DOE researchers look at circadian clock of fungi, algae, and cyanobacteria

April 2, 2019 |

In Washington state, fungi, algae, and cyanobacteria might not complain about jet lag. But like humans, their physiologies adhere to a roughly 24-hour cycle of behavioral patterns in the absence of external cues. Organisms that experience recurring day and night cycles have evolved a biochemical oscillator or circadian clock. This clock determines which activities, from sleep to cellular metabolism, occur at biologically advantageous times.

Since nearly all organisms share a circadian rhythm, biologists have a plethora of genetically tractable opportunities to study it in the laboratory. Research has focused on how changes in transcribed genes can lead to expressions of different proteins throughout the 24-hour cycle. Cyclical or ‘rhythmic’ expression dictated by the circadian clock allows organisms to anticipate regular environmental changes by optimizing the complement of proteins present at any given time.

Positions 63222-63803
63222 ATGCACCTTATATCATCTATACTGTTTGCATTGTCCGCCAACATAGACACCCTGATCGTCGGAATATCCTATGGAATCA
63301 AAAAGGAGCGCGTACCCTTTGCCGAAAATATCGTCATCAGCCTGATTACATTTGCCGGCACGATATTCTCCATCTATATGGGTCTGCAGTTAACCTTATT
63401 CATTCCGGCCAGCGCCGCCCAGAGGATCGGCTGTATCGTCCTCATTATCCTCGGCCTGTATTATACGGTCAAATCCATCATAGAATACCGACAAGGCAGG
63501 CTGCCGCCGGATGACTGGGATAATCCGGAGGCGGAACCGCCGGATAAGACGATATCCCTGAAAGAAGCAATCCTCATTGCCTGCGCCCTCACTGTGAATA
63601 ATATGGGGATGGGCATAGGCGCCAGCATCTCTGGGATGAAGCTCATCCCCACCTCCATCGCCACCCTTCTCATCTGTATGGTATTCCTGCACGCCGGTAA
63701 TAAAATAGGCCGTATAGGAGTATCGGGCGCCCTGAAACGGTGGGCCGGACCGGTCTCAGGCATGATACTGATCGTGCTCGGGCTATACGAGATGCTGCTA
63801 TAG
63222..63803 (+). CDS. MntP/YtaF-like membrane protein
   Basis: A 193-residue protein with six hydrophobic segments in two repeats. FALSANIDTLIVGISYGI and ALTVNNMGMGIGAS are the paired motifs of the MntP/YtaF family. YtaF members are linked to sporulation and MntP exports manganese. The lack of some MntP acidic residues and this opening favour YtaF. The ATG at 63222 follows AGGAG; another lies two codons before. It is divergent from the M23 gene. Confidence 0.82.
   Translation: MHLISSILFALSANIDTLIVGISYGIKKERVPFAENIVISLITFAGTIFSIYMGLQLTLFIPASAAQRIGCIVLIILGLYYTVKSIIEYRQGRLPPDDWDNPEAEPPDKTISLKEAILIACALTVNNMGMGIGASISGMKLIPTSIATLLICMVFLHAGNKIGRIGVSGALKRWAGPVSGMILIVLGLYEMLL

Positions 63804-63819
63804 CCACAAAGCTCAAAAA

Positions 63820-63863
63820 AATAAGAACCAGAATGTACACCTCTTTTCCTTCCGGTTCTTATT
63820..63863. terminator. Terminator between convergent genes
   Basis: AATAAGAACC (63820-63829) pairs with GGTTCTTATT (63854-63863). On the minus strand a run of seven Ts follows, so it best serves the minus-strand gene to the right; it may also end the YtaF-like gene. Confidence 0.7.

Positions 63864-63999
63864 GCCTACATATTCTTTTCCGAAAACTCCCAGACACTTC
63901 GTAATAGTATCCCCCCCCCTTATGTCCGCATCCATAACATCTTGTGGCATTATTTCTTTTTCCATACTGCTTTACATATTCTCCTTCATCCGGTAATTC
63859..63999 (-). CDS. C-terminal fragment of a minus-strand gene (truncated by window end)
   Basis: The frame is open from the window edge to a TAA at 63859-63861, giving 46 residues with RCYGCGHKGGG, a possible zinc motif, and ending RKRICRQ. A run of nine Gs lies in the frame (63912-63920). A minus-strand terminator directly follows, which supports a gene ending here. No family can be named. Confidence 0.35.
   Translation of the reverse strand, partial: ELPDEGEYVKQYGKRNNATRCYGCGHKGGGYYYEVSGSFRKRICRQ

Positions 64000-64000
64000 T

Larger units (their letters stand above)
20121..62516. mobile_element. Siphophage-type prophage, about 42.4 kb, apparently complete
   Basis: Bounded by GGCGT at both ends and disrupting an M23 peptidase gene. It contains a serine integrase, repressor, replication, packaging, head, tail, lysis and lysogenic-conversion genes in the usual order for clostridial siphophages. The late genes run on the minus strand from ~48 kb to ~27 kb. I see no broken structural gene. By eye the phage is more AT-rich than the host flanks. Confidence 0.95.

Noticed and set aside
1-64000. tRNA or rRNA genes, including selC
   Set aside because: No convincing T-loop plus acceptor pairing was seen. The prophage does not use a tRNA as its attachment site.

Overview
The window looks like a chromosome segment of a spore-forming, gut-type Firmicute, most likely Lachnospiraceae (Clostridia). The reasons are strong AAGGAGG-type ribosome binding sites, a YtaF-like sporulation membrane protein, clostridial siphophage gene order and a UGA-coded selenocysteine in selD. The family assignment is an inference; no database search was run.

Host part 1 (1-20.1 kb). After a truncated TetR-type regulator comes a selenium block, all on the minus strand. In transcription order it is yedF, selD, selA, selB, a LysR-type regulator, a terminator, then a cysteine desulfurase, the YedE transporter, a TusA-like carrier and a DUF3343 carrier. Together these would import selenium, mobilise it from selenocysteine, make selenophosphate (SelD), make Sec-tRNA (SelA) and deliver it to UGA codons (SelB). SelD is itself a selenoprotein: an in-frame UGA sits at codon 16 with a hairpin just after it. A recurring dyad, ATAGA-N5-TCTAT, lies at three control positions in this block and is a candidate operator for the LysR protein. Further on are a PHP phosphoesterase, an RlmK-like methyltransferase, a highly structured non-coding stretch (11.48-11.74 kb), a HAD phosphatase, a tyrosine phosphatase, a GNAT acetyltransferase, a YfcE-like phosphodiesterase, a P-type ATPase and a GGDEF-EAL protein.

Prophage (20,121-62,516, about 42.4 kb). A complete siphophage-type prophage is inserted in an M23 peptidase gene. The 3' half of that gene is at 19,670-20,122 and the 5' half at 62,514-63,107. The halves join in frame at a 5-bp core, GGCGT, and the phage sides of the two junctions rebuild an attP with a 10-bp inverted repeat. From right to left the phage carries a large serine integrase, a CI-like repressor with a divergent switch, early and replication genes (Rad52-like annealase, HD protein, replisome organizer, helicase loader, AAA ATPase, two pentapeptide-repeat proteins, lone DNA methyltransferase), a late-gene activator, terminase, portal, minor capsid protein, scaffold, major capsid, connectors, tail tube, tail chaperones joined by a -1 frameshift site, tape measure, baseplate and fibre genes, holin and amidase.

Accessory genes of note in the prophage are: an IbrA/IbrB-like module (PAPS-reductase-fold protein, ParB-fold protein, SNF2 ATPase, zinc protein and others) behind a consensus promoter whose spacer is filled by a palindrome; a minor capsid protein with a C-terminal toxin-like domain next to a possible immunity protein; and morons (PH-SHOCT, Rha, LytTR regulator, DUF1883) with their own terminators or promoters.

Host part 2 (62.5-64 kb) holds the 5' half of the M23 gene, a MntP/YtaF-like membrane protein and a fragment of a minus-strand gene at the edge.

Unique capabilities offered by EMSL, the Environmental Molecular Sciences Laboratory, a DOE Office of Science user facility at Pacific Northwest National Laboratory (PNNL) in Richland, Wash., provide biologists with the opportunity to study with unprecedented detail how proteins and metabolic pathways change over the course of a day. The DOE’s Office of Biological and Environment Research (BER)’s interest in improving the robustness and resilience of biofuel plants and fungi has motivated several recent investigations into drivers of circadian rhythm.

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